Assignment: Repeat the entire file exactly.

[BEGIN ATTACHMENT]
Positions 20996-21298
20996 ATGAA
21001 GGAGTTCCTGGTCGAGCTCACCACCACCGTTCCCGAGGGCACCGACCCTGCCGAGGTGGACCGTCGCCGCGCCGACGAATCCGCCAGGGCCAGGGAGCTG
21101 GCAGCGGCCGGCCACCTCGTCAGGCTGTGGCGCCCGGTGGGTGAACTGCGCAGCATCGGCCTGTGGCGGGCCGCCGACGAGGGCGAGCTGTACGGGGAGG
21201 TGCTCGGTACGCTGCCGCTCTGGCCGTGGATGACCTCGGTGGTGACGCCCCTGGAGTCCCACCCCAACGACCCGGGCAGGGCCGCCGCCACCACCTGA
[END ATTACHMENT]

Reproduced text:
Positions 20996-21298
20996 ATGAA
21001 GGAGTTCCTGGTCGAGCTCACCACCACCGTTCCCGAGGGCACCGACCCTGCCGAGGTGGACCGTCGCCGCGCCGACGAATCCGCCAGGGCCAGGGAGCTG
21101 GCAGCGGCCGGCCACCTCGTCAGGCTGTGGCGCCCGGTGGGTGAACTGCGCAGCATCGGCCTGTGGCGGGCCGCCGACGAGGGCGAGCTGTACGGGGAGG
21201 TGCTCGGTACGCTGCCGCTCTGGCCGTGGATGACCTCGGTGGTGACGCCCCTGGAGTCCCACCCCAACGACCCGGGCAGGGCCGCCGCCACCACCTGA